Small Business, Big Deals | Florida Capital Bank

The following article was written by FLCBank’s VP of Warehouse Operations, Jacqueline Ring. She was originally featured in the March edition of the Scotsman Guide. We hope you enjoy her insights on how utilizing a warehouse line of credit could be beneficial for your business.

The mortgage industry rewards an entrepreneurial spirit. If you have the right mix of sound business skills, soft interpersonal skills, a detail-oriented nature and the ambition to go the extra mile to close a deal, you can find a great deal of success helping borrowers achieve the goal of homeownership. At least, that’s what many loan originators think when they enter the industry. Then reality sets in — or, more accurately, federal regulatory limitations set in. For especially industrious mortgage originators, this is the time when they start to consider connecting their business to a warehouse line of credit so they can become a lender.

A warehouse line of credit can be an effective way to grow your business. Warehouse lines provide originators with access to capital to fund their own loans — to become a lender. For one thing, being a lender and funding your own loans provides more flexibility in compensation. As a lender, you are no longer restricted to the maximum 3 percent compensation that applies to originators who only broker loans to lenders. The capability to earn more money comes with more responsibility, however. As an originator, your responsibilities are fairly straightforward: Take the application, ensure the application is submitted within regulatory compliance guidelines and stay on top of your three-day disclosure requirements.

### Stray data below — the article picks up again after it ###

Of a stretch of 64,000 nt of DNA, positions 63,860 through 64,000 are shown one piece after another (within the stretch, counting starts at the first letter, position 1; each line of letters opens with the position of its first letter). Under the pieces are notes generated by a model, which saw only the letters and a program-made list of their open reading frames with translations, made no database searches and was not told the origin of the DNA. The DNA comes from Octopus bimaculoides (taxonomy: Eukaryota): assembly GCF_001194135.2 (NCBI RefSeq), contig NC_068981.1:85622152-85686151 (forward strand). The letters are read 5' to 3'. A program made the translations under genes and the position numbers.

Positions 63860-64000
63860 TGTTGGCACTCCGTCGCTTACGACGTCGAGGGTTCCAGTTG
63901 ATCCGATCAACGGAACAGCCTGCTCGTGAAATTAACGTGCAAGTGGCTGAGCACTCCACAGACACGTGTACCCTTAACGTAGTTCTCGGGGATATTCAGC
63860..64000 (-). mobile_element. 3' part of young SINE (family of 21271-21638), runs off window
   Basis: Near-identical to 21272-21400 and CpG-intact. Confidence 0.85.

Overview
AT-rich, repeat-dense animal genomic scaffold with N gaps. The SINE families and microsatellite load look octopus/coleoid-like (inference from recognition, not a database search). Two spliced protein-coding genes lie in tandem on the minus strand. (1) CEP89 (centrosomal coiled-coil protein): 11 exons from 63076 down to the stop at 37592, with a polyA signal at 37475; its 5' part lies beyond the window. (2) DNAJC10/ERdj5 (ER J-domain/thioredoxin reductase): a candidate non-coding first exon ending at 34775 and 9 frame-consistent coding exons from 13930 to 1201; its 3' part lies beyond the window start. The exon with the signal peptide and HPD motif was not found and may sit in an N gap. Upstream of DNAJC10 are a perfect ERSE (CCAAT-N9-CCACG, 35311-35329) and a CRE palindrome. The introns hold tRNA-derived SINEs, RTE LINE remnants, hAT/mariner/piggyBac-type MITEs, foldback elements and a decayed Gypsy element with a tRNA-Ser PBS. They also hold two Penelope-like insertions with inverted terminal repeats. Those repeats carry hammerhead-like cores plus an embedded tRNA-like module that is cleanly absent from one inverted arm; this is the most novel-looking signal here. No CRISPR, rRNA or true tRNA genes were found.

That process gets a bit more involved when you become the lender. When you’re the lender, you become responsible for all of the initial, interim and final disclosures; quality control to make sure the loan complies with state and federal regulations; and, of course, selling the loan to an investor to repay your
warehouse line, among other things.

Meeting Requirements

As with all major financial services, some lenders are more qualified than others, so you will need to do some research first. It’s important to know what to expect before you approach a warehouse bank with your application. Even more important, however, is learning what those banks will expect from you. At minimum, a warehouse bank will want to see a record of success and the right ratios in your application. For starters, most warehouse banks will look at your employment history. A strong track record of sound mortgage origination is one key factor banks consider before deciding to issue a warehouse line.